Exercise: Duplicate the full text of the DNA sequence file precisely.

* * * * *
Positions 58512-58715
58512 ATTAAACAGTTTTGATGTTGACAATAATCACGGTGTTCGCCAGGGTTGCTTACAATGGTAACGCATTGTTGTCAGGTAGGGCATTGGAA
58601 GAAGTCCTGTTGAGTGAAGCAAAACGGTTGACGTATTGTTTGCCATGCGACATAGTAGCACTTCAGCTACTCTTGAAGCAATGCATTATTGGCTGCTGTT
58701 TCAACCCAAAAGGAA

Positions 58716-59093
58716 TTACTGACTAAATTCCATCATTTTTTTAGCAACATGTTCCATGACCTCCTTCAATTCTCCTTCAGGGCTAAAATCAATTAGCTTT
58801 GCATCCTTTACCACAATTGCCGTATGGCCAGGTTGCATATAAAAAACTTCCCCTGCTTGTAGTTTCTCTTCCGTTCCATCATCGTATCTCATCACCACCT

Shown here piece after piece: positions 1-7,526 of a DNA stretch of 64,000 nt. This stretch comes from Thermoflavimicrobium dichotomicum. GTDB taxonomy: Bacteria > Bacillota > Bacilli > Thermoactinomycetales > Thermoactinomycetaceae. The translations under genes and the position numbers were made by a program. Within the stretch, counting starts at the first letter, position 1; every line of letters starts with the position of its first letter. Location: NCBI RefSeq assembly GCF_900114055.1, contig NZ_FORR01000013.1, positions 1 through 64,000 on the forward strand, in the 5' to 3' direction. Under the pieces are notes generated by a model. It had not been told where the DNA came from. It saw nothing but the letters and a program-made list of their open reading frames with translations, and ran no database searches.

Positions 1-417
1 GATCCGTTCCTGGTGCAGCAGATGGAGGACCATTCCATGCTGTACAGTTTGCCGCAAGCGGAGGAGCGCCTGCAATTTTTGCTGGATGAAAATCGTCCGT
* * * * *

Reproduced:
Positions 58512-58715
58512 ATTAAACAGTTTTGATGTTGACAATAATCACGGTGTTCGCCAGGGTTGCTTACAATGGTAACGCATTGTTGTCAGGTAGGGCATTGGAA
58601 GAAGTCCTGTTGAGTGAAGCAAAACGGTTGACGTATTGTTTGCCATGCGACATAGTAGCACTTCAGCTACTCTTGAAGCAATGCATTATTGGCTGCTGTT
58701 TCAACCCAAAAGGAA

Positions 58716-59093
58716 TTACTGACTAAATTCCATCATTTTTTTAGCAACATGTTCCATGACCTCCTTCAATTCTCCTTCAGGGCTAAAATCAATTAGCTTT
58801 GCATCCTTTACCACAATTGCCGTATGGCCAGGTTGCATATAAAAAACTTCCCCTGCTTGTAGTTTCTCTTCCGTTCCATCATCGTATCTCATCACCACCT

Shown here piece after piece: positions 1-7,526 of a DNA stretch of 64,000 nt. This stretch comes from Thermoflavimicrobium dichotomicum. GTDB taxonomy: Bacteria > Bacillota > Bacilli > Thermoactinomycetales > Thermoactinomycetaceae. The translations under genes and the position numbers were made by a program. Within the stretch, counting starts at the first letter, position 1; every line of letters starts with the position of its first letter. Location: NCBI RefSeq assembly GCF_900114055.1, contig NZ_FORR01000013.1, positions 1 through 64,000 on the forward strand, in the 5' to 3' direction. Under the pieces are notes generated by a model. It had not been told where the DNA came from. It saw nothing but the letters and a program-made list of their open reading frames with translations, and ran no database searches.

Positions 1-417
1 GATCCGTTCCTGGTGCAGCAGATGGAGGACCATTCCATGCTGTACAGTTTGCCGCAAGCGGAGGAGCGCCTGCAATTTTTGCTGGATGAAAATCGTCCGT